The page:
The Town Review

Affleck/Renner; The Town is big enough for the both of them.

In terms of acting Ben Affleck has had the epitome of the hit-or-miss careers with strong performances in the legendary Dogma (1999) and hilarious Jay and Silent Bob Strike Back (2001).  He is however more recognized for his poor performances in flawed films exemplified by the desperately disappointing Daredevil (2003) and the shockingly poor The Sum of All Fears (2002).  It seems that when he ventures out from under the wing of director Kevin Smith and long term friend Matt Damon he struggles to perform as well.  His directorial and writing career on the other hand has seen nothing but success in the fantastic Good Will Hunting (1997) and the often ignored and much underrated Gone Baby Gone (2007).  With the sporadic Affleck at the helm, as director, co-writer and star, it is impossible to predict how The Town would turn out, but from the synopsis alone it looks promising.

Set in, Boston the criminal neighborhood Charlestown, the film follows Doug MacRay (Ben Affleck), the leader of a crew of ruthless bank robbers, who pride themselves on taking what they want and getting out clean.  The only family Doug has are his partners in crime, especially James “Jem” Coughlin (Jeremy Renner), who, despite his dangerous, hair-trigger temper, is the closest thing he had to a brother. Everything changes when, on their last heist, Jem briefly took bank manager Claire Keesey (Rebecca Hall) hostage.  After her release they discover that Claire lives in Charlestown; Doug feels that he needs to take control so begins pursuing Claire, who has no idea that their encounter is not by chance or that this charming stranger is one of the men who terrorized her only days before.  Before long the relationship grows in to a passionate romance and leads to Doug wanting out of this life and the town. With increasing pressure from his closest friend and FBI agent Adam Frawley (John Hamm) who is closing in on him getting out will not be easy.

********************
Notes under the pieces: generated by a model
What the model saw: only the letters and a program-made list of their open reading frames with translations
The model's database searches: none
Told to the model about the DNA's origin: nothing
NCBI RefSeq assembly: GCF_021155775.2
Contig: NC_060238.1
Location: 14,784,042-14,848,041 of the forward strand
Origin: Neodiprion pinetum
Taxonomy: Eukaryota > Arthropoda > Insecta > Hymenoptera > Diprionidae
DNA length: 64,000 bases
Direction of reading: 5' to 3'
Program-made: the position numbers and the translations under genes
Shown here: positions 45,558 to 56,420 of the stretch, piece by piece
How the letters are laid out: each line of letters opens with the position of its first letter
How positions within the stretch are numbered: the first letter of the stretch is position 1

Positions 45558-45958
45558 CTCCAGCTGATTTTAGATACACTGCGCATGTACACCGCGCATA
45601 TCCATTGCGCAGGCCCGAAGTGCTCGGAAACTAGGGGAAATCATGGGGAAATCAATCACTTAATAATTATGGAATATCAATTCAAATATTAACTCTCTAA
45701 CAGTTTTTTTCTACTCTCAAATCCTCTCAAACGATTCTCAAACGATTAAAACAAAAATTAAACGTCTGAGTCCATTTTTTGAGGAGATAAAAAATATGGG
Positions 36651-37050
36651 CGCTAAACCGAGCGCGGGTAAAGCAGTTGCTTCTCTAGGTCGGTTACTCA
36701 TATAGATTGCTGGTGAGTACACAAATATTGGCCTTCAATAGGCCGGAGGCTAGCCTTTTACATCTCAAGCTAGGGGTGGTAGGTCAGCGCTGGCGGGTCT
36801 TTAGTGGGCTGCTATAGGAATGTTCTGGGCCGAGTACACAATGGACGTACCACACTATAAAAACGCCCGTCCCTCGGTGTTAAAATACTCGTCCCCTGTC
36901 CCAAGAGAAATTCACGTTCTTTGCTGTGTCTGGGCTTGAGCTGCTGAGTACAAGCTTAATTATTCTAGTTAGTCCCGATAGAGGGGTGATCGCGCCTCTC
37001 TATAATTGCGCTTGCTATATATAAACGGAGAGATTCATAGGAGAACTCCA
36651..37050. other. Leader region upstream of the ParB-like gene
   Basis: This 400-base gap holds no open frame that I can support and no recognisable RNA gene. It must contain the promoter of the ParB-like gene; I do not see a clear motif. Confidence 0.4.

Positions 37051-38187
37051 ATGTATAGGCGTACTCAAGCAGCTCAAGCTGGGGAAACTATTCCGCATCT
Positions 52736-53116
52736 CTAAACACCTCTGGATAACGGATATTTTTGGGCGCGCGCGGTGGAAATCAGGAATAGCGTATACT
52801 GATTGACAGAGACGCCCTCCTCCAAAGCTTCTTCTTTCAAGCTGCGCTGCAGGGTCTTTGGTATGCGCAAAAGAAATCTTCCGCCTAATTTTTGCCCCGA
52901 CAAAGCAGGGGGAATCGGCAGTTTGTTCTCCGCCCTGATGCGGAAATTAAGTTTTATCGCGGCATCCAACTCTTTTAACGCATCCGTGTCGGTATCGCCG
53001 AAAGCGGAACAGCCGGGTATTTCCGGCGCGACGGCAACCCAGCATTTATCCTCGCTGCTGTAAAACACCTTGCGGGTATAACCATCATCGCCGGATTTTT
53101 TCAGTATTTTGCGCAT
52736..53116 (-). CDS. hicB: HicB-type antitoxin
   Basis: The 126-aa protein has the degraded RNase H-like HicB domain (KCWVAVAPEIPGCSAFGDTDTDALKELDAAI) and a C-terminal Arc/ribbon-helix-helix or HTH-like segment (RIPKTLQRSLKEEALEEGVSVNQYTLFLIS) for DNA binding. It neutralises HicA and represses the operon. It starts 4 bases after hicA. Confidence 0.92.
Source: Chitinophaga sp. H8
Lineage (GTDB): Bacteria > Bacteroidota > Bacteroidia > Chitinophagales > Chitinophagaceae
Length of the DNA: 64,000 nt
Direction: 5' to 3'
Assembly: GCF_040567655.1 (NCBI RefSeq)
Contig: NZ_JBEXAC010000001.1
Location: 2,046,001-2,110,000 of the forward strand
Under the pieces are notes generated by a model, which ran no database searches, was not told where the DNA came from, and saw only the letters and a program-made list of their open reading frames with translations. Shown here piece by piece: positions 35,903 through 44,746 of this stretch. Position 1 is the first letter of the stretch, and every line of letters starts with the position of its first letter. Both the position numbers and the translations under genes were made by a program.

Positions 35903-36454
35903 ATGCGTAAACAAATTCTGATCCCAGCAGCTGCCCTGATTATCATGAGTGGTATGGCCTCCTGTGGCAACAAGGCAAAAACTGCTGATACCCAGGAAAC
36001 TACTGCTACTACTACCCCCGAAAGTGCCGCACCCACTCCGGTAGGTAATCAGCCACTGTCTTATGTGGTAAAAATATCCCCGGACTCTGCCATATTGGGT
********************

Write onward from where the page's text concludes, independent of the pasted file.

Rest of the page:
After the brilliant performance in Kathryn Bigelow’s The Hurt Locker (2009) it is not surprising that Jeremy Renner would be cast in higher rated films and there have been two big titles already, Affleck’s The Town and the soon to be released The Avengers (2011).  His character “Jem” shares some similarity to his previous role as an unstable character.  In this film however, the character is much more violent and incredibly aggressive.  Throughout the film Renner grows in to the role as his character faces more and more pressure to the changes he experiences in his crew and from the FBI.

The rest of the cast provide very strong performances in their roles, none more so than Rebecca Hall as the bank manager Clare Keesey.  She remains oblivious to the danger that faces her after entering a relationship with the criminal Doug MacRay.  Throughout the film you are constantly worried about her as is seems inevitable that she will be put in the line of fire as the pressure between FBI and gangsters erupts around her.  The film also sees John Hamm of Mad Men fame play a role as FBI agent very well, so well in fact that you almost side with him.  The film could have taken a completely different point of view, but a still would be as strong, it could have focused on Hamm’s character at the forefront instead of the criminals.

The Town is another hit for Affleck, in terms of writing and directing, but more importantly in terms of acting. His performance is very good and his character is very easy to empathize with; he wants to get out of this life he leads.  Not only is the film showing the true ability that Affleck has as both writer director and actor, but is also a very good send off for the late Pete Postlethwaite. The Town is a solid 8/10.

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